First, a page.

Home: A good start, a healthy start, the right start

Tamara Copeland is president of the Washington Regional Association of Grantmakers (WRAG).  On March 21st, WRAG is hosting former HUD Secretary Henry Cisneros to speak on “Why We Should All Care About Housing.” Click here to register.

As a child advocate, you have to juggle issues as diverse as early childhood education, health care, child welfare and juvenile justice. You do this because you know that they are all connected.  A child with a toothache isn’t able to focus on the lessons being taught at school.  A child who doesn’t have a quality pre-K experience is less likely to come to school ready to learn. And a child who is disconnected from a nurturing family is more likely to fill the family void by joining a gang.

It is because you know how intertwined these issues are that you seek to address all of them.  But somehow when you think of the issues that converge to determine whether a child will be physically and emotionally healthy and primed to succeed in life, child advocates often don’t think of housing.

I know this because for much of my professional life I was a practicing, fully engaged, child advocate. I was president of Voices for America’s Children, a national child advocacy organization of which DC Action for Children is a long-standing member.  At no time during my tenure at Voices did we focus on housing.  In hindsight, I find that a bit disturbing because nothing can be more fundamental to a holistically healthy child than having a home.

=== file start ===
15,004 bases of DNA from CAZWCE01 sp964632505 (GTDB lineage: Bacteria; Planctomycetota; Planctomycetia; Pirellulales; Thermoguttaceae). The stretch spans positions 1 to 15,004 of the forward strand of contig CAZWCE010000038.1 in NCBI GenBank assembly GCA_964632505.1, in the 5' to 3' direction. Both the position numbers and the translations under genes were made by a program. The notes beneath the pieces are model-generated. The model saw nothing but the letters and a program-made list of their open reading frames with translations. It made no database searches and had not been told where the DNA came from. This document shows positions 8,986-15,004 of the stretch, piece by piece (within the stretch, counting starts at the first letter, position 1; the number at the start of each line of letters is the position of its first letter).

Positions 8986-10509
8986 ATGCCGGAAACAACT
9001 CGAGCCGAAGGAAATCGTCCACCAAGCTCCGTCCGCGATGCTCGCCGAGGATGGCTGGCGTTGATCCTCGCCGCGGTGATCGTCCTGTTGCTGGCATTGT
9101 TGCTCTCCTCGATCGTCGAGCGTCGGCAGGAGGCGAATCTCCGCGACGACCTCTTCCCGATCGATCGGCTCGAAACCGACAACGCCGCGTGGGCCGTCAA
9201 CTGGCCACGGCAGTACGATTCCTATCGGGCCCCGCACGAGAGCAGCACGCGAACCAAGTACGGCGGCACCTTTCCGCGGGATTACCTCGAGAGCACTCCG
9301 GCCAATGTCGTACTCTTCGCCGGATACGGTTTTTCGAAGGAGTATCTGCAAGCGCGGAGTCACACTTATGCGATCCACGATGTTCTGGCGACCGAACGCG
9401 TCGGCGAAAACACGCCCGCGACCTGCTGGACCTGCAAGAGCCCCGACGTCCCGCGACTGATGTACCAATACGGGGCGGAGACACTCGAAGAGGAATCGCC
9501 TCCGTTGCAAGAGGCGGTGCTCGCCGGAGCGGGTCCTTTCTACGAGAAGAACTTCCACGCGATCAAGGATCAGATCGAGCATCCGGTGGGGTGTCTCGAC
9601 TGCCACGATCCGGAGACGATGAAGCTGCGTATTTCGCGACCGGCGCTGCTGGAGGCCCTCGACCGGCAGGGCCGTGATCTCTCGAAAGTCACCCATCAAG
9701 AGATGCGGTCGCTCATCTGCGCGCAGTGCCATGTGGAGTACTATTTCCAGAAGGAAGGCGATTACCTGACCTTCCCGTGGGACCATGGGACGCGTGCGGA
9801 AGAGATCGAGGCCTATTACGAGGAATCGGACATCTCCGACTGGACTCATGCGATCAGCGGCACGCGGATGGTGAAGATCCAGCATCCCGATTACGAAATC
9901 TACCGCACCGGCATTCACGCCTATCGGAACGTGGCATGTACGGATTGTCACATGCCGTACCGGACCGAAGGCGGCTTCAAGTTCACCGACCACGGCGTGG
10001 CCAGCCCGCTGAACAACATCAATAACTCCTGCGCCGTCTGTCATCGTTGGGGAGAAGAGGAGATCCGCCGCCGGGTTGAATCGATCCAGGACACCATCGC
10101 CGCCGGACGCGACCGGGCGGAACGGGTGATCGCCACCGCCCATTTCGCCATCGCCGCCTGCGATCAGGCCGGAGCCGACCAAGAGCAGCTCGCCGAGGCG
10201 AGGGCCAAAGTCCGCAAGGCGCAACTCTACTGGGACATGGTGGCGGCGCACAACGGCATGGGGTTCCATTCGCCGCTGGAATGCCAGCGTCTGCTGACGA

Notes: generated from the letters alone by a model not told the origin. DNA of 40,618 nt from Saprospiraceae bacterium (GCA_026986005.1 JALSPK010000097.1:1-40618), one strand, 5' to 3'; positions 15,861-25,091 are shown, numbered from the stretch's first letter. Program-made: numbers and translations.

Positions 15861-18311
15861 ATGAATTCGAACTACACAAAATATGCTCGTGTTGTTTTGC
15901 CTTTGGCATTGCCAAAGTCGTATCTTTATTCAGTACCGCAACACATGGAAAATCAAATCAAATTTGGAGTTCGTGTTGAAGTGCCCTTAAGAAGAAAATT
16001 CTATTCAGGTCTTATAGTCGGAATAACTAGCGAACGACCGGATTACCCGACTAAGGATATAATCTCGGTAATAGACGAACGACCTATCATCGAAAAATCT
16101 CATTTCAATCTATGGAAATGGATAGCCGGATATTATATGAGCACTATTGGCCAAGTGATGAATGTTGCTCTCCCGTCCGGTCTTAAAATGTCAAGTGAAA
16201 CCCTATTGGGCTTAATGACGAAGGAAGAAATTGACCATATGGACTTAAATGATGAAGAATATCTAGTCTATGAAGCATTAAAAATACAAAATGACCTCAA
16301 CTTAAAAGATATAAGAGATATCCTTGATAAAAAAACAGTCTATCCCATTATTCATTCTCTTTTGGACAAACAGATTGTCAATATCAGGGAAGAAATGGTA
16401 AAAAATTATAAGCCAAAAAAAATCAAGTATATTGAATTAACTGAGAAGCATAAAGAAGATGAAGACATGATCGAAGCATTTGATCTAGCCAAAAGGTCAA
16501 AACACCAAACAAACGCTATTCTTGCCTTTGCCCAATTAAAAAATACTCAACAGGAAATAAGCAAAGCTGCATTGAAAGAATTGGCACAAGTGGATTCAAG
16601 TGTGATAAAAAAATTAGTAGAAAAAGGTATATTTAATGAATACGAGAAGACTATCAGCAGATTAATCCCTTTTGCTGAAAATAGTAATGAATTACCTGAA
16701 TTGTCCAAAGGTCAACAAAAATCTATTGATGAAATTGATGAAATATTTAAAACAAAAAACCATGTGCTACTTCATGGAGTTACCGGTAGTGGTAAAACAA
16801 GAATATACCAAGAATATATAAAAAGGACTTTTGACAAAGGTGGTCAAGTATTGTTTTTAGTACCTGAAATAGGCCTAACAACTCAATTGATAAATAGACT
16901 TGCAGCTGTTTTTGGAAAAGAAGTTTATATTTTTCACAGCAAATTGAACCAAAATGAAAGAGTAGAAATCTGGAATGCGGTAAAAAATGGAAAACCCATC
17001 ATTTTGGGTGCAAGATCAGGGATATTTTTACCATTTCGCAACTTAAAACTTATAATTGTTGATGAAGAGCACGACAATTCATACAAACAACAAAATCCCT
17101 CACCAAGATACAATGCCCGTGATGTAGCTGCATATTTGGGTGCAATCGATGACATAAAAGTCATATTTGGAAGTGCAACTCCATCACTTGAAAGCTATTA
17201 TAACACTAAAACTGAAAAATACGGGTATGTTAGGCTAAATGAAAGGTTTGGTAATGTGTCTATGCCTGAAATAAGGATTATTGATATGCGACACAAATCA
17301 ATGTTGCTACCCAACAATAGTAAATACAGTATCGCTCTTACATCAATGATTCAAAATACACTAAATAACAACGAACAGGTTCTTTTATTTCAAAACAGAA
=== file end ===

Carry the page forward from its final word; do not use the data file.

And here’s a valuable gauge of public conversation. Recently, the Washington Post convened a panel to discuss the greatest needs of our country’s children and families. The panel featured parents, policymakers and experts, each with important ideas about improving outcomes. None of them spoke about the importance of home.

A home can be defined in all sorts of ways, but it must be a safe place, an ongoing residence, a place that gives a child the security that is needed to tackle all of the other challenges of life. So, to my fellow child advocates, I urge you to expand your thinking on what are the critical issues for children. Home has to be on your list.

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